Durham University
Programme and Module Handbook

Undergraduate Programme and Module Handbook 2023-2024

Module CLAS3751: Roman Law & Latin Literature

Department: Classics and Ancient History

CLAS3751: Roman Law & Latin Literature

Type Open Level 3 Credits 20 Availability Available in 2023/24 Module Cap None. Location Durham


  • CLAS1301 or at least one Level 1 module from the Law School.


  • None

Excluded Combination of Modules

  • None


  • To study the interaction between law and literature from Plautus to Seneca.
  • To gain knowledge of the legal nature of Latin literature and the literary dimension of legal discourse in Rome.
  • To develop critical thinking in legal theory and employ it in interpreting classical texts.
  • To consider the historical, philosophical, and literary parameters that define law and literature as force fields of mutual contestation.


  • From the Saturnalian spirit of Roman comedy to Seneca's employment of legal discourse as a defining characteristic of his tragedies, law and justice have been main preoccupations of the literary imagination of the Romans. As Northrop Frye put it, "all respect for the law is a product of the social imagination, and the social imagination is what literature directly addresses". By focusing on key literary genres and historical periods of the Roman world, this module introduces a representative range of critical work in the field of law and literature. Legal language is no longer seen as an extraneous addition to literary works. Literature is shaped by the developments of law as much as it is an influence upon the law.
  • The module moves chronologically from Republican to imperial Rome and covers a number of representative genres (comedy, satire, elegy, tragedy), which are chosen for their fundamentally juridico-discursive nature. In studying these texts, we shall pay close attention to ancient and modern theories of law and justice as well as to the ways in which law and literature not only reflect, but also cause socio-political changes.

Learning Outcomes

Subject-specific Knowledge:
  • Detailed knowledge of a selection of Roman primary sources.
  • Knowledge of the range of current scholarship on law and literature.
  • An understanding of the significance of philosophical and historical developments in the production of legal and literary texts.
  • An understanding of the ways in which different literary genres are involved in the production of legal discourse.
Subject-specific Skills:
  • An ability to analyse and draw conclusions from a broad range of primary sources from the Roman world.
  • An ability to evaluate and synthesise critical insights of literary and legal theory in interpreting Latin literature.
  • A capacity to combine the transhistorical insights of ancient and modern theories of law and justice with historically focused interpretations of primary sources.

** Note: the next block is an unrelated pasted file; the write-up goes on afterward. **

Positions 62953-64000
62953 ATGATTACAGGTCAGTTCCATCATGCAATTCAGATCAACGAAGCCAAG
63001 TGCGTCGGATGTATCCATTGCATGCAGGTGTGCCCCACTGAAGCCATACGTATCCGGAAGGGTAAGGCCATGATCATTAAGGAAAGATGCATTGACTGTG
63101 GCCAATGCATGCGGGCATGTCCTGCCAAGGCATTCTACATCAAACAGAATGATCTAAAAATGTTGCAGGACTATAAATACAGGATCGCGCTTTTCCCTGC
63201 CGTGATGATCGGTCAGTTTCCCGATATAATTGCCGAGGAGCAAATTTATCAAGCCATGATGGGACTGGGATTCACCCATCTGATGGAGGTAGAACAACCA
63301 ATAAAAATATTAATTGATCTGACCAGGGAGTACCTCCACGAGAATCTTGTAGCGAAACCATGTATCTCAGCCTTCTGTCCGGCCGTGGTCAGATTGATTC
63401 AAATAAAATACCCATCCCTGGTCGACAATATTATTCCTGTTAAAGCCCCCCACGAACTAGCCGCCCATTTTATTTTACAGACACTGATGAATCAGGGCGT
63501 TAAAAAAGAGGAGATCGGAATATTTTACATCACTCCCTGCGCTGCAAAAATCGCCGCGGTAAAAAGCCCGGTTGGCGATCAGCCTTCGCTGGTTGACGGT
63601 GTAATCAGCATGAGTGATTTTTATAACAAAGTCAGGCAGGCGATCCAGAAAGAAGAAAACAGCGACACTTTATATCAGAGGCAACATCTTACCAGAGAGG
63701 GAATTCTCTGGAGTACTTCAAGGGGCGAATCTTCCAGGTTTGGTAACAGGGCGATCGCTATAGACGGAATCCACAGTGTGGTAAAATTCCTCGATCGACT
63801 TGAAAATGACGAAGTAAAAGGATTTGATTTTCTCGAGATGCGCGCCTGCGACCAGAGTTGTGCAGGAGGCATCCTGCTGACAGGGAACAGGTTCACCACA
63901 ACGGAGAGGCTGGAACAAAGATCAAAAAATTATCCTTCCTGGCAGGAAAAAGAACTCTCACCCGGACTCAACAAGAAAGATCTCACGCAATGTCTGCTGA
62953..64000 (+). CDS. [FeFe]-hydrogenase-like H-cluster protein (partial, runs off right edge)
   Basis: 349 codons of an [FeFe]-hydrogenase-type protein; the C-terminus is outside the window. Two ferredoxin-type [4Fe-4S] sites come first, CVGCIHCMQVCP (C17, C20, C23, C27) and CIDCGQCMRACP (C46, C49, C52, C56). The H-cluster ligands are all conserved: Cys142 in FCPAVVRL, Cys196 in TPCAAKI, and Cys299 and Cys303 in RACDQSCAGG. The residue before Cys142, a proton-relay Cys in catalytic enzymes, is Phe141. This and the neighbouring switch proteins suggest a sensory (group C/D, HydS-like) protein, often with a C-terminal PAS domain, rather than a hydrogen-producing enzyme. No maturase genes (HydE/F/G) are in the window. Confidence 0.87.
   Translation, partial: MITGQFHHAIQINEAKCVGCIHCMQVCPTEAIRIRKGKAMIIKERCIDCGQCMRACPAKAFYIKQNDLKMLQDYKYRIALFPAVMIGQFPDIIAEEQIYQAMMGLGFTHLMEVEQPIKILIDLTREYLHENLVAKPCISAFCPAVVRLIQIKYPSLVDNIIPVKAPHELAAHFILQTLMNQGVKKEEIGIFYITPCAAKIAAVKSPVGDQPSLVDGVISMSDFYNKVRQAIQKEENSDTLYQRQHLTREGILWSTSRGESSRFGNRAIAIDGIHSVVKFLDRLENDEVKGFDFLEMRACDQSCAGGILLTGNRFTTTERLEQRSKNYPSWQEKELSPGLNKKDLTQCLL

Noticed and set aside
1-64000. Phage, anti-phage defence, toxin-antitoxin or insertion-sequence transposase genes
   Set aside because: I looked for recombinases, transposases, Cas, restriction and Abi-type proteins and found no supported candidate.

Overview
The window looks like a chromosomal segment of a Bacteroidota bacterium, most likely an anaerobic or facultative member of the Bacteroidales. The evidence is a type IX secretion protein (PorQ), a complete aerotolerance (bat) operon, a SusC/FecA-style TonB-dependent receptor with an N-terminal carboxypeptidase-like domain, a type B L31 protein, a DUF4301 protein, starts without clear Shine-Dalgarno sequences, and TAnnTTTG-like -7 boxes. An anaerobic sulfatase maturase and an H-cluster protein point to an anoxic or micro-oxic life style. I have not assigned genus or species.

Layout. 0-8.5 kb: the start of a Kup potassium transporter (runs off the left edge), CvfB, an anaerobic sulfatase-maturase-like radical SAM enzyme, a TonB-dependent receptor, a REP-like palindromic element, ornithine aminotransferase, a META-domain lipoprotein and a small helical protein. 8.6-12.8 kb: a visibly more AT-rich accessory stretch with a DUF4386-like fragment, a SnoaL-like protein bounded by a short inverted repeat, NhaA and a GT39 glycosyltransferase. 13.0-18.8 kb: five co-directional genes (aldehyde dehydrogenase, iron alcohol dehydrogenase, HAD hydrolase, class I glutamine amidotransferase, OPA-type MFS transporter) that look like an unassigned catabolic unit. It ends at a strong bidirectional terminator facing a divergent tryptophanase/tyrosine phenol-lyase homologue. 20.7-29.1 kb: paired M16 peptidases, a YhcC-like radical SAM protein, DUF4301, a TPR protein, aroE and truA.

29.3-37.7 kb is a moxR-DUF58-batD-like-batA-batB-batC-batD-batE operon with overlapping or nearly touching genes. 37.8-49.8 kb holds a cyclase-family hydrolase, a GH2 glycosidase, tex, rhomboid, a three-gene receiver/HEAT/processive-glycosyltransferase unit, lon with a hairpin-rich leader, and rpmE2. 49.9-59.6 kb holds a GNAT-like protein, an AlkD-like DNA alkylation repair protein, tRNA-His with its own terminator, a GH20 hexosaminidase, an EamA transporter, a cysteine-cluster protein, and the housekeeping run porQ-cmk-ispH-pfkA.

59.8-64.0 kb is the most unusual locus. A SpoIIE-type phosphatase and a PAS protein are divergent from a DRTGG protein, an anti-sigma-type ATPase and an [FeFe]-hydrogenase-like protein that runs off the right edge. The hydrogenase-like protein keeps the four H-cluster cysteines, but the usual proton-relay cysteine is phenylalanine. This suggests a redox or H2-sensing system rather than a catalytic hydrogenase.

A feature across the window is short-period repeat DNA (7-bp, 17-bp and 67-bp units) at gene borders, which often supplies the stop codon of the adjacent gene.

Key Skills:
  • The ability to assess and compare a range of different arguments and methodologies.
  • The ability to use diverse types of evidence to build up a cumulative picture.
  • The capacity to produce tight, well-evidenced and clearly expressed arguments in both oral and in written form.
  • A capacity to produce independent and convincing interpretations of literary and legal texts.

Modes of Teaching, Learning and Assessment and how these contribute to the learning outcomes of the module

  • Lectures introduce texts, major topics, and approaches in the analysis of Roman law and Latin literature.
  • Seminars will treat topics designed to complement the lecture series, allowing students to explore their own ideas about the module's major themes and articulate their views in front of their peers.
  • Tutorials offer discussion of formative work which connects directly to the planning and preparation for the summative essay and the examination.
  • The summative essay consists of a detailed analysis of at least two texts of Latin literature within the interdisciplinary field of law and literature.
  • The examination consists of commentary on the legal nature of a selection of passages from texts covered in the module.

Teaching Methods and Learning Hours

Activity Number Frequency Duration Total/Hours
Lectures 20 1 per week 1 hour 20
Seminars 4 2 in Michaelmas Term, 2 in Epiphany Term 1 hour 4
Tutorials 2 1 in Michaelmas Term, 1 in Epiphany Term 1 hour 2
Preparation and Reading 174
Total 200

Summative Assessment

Component: Essay Component Weighting: 40%
Element Length / duration Element Weighting Resit Opportunity
Essay 2500 words 100% Yes
Component: Examination Component Weighting: 60%
Element Length / duration Element Weighting Resit Opportunity
Examination 2 hours 100% Yes

Formative Assessment:

One formative exercise

Attendance at all activities marked with this symbol will be monitored. Students who fail to attend these activities, or to complete the summative or formative assessment specified above, will be subject to the procedures defined in the University's General Regulation V, and may be required to leave the University